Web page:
Carbon Tax…an opportunity?

Carbon tax is an opportunity to level the playing field.

The problem is when we see the word TAX, we have a visceral reaction to it and why not? Honestly paying taxes is frustrating, and expensive. So often we do not feel that we are getting our money’s worth. The issue of Taxes is not the topic for today.

Carbon is the topic today.

2016 is the warmest year on record thus far. We have seen record extremes in weather. Oil prices are ridiculously low – how can this be a good thing for our earth? Well to be honest it is the best thing that could happen. Rather than adding a tax to the price of carbon, oil prices have made it unprofitable to harvest from the tar sands and other areas that have carbon intensive extraction processes. So the oil stays in the earth. That’s a good thing.

For many years, socially responsible investors have been demanding a balance of our energy needs. We have asked that our grids go green – nuclear, wind, solar and hydro electricity are all earth stewardship alternatives….I saw that! Ok for the purists of corporate social responsibility, you just screamed, “No nuclear never!” Nuclear is an expensive and risky alternative but for today it is safer than fossil fuels.  Many countries have a very green grid. Canada included. The focus on many countries is to reduce the production of fossil fuels.

Mille Craig of Millani Perspectives and Sophie Brochu, President Gaz Metro on the IWF Ecpnomic Panel discussing Carbon Tax

Mille Craig of Millani Perspectives and Sophie Brochu, President Gaz Metro on the IWF Economic Panel discussing Carbon Tax

The challenge is that to move away from fossil fuels loses MANY jobs; both in fossil fuel extraction and in their subsequent support infrastructure.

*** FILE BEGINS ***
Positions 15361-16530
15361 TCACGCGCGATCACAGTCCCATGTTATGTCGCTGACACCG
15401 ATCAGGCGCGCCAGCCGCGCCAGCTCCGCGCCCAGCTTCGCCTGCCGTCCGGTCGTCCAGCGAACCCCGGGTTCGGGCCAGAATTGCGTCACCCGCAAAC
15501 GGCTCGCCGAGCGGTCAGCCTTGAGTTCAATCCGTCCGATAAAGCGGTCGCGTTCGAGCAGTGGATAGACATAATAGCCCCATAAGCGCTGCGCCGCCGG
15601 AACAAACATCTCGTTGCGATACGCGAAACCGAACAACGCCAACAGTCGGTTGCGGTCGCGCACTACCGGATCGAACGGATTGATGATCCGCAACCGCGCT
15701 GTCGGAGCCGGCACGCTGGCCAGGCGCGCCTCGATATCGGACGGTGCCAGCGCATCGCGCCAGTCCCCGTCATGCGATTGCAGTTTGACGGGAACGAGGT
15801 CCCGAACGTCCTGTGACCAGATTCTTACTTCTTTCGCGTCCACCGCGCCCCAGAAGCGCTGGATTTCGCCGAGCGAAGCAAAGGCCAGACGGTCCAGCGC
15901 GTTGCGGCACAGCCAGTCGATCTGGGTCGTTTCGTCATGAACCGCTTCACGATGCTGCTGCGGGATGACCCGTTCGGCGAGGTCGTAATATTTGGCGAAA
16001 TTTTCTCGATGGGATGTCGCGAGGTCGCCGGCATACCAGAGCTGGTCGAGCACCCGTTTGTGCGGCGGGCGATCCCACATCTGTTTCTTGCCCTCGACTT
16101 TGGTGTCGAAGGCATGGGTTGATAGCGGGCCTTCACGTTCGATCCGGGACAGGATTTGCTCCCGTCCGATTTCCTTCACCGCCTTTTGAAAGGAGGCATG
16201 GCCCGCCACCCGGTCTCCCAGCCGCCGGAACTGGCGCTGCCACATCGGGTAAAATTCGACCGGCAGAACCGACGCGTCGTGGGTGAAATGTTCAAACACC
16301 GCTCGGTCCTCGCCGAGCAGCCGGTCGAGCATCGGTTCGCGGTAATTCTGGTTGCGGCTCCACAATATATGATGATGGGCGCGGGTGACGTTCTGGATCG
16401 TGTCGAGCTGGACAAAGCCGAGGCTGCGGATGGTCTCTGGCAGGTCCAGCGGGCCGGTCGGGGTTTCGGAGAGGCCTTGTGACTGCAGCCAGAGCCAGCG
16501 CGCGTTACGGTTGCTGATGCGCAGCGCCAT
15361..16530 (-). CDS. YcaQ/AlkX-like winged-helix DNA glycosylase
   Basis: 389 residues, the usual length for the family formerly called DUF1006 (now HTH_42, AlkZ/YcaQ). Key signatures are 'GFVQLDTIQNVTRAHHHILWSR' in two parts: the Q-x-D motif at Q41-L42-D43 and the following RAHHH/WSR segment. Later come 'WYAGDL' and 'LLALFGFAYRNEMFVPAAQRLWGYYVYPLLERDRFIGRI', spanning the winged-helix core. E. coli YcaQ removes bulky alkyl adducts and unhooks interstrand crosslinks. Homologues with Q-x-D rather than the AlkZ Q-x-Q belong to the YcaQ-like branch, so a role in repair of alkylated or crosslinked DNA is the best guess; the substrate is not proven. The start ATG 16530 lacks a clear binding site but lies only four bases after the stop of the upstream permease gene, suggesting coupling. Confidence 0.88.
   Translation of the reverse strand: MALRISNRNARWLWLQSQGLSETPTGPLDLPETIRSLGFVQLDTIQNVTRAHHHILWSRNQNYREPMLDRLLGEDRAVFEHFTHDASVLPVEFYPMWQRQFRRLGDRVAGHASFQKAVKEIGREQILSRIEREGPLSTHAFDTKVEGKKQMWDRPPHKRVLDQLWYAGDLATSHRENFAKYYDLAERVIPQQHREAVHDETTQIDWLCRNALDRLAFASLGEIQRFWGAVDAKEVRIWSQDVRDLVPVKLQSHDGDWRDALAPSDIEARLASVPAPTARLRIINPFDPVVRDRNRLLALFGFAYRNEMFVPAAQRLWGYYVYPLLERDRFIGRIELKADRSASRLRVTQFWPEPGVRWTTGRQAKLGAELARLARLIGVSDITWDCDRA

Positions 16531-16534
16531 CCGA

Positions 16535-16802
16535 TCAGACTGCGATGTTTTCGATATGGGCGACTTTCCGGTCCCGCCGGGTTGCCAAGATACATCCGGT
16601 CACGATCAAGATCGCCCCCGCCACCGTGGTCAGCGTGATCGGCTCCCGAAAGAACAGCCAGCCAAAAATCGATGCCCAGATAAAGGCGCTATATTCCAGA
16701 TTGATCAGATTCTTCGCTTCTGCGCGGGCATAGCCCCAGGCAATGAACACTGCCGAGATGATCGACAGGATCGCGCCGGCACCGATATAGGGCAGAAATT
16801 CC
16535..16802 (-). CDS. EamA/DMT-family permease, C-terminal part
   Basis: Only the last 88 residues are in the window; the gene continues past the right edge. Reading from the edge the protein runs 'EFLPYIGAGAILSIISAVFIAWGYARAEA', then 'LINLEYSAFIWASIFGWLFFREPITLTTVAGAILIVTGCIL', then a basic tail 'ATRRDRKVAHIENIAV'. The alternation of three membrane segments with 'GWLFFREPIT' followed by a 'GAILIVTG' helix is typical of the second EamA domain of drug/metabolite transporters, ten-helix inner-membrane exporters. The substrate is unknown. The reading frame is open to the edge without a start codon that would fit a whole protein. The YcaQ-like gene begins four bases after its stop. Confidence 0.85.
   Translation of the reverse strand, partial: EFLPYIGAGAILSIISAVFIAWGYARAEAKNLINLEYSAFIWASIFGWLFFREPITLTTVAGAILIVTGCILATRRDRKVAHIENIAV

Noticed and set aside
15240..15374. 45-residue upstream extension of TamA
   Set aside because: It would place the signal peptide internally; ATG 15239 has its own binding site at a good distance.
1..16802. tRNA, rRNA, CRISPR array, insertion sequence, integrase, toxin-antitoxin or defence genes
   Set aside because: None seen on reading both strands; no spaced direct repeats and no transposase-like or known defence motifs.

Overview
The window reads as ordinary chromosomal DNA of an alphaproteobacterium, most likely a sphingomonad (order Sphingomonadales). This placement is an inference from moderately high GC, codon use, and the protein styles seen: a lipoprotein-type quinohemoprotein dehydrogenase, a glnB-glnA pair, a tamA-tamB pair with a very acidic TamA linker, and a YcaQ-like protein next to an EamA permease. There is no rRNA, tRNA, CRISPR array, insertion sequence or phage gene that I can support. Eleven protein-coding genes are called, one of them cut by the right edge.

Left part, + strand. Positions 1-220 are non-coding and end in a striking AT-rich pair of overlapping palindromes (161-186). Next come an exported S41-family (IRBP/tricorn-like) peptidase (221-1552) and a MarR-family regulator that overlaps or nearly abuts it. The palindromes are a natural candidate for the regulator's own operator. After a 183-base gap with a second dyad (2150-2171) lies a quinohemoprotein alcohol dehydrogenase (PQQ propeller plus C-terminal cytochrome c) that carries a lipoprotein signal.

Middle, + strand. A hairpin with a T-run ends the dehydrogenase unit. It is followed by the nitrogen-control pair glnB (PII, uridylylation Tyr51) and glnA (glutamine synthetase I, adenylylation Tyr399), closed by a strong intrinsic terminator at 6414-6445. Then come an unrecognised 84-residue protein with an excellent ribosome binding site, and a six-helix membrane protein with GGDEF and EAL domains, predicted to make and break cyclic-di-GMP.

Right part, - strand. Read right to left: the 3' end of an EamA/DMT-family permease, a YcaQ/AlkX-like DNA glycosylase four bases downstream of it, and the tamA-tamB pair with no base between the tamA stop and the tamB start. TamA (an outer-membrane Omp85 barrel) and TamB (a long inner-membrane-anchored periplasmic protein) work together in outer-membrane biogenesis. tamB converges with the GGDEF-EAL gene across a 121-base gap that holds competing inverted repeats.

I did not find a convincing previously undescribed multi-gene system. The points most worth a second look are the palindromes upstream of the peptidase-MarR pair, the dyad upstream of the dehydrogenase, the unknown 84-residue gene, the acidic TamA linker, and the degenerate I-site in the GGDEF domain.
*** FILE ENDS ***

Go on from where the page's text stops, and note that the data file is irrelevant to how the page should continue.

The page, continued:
So what is the answer?

Ambiguity.

At this point, we have ventured into a new world. We do not know what it will look like.

We know the values that we want included.

Christopher Ragan, Associate Professor of Economics, McGill University discussed the Ecofiscal Commission. Their mandate is:

 An ecofiscal policy corrects market price signals to encourage the economic activities we do want (job creation, investment, and innovation) while reducing those we don’t want (greenhouse gas emissions and the pollution of our land, air, and water).

Yes we want clean capitalism. Yes that is a slogan around which we can all rally.               The question is “What’s behind the slogan?”

Ambiguity.

The message must be clear, Whenever we talk about Climate Change, we must respect all the peoples who are unemployed. People who are hungry and scared of the future. People who do not see any reason to hope.

It is now a time for leadership. Everyone in corporate social responsibility must be standing up and demanding job creation, investment and innovation. This is time of tremendous change. And with every transformation, there are times when we are very uncomfortable, even terrified! And so it is right now.

Yet there are many thought leaders who are saying that a Carbon tax will not cost us money or jobs. Many sectors will be negligibly affected and we will create jobs and opportunity. So what are the focus areas:

Ecofiscal's Report: Smart, Practical, Possible: Canadian options for greater economic and environmental prosperity

Ecofiscal’s Report: Smart, Practical, Possible: Canadian options for greater economic and environmental prosperity

 

The focus of the report shows that we need to address some very key areas quickly:

 

  • Road congestion pricing
  • Municipal user fees
  • Carbon Pricing
  • Subsidy Reform
  • Air pollution pricing
  • Water pollution pricing
  • Water use pricing
  • Catastrophic risk pricing

What this means is that we need to add the cost of cleaning up the mess that various sectors/consumers leave in our world. Now for those of you still uncomfortable… We are asking for companies, investors, and consumers to clean up after themselves. To live what we all learned in kindergarten – put things back the way you found them!

 

yours in Corporate Social Responsibility

Cara MacMillan MBA

 

 

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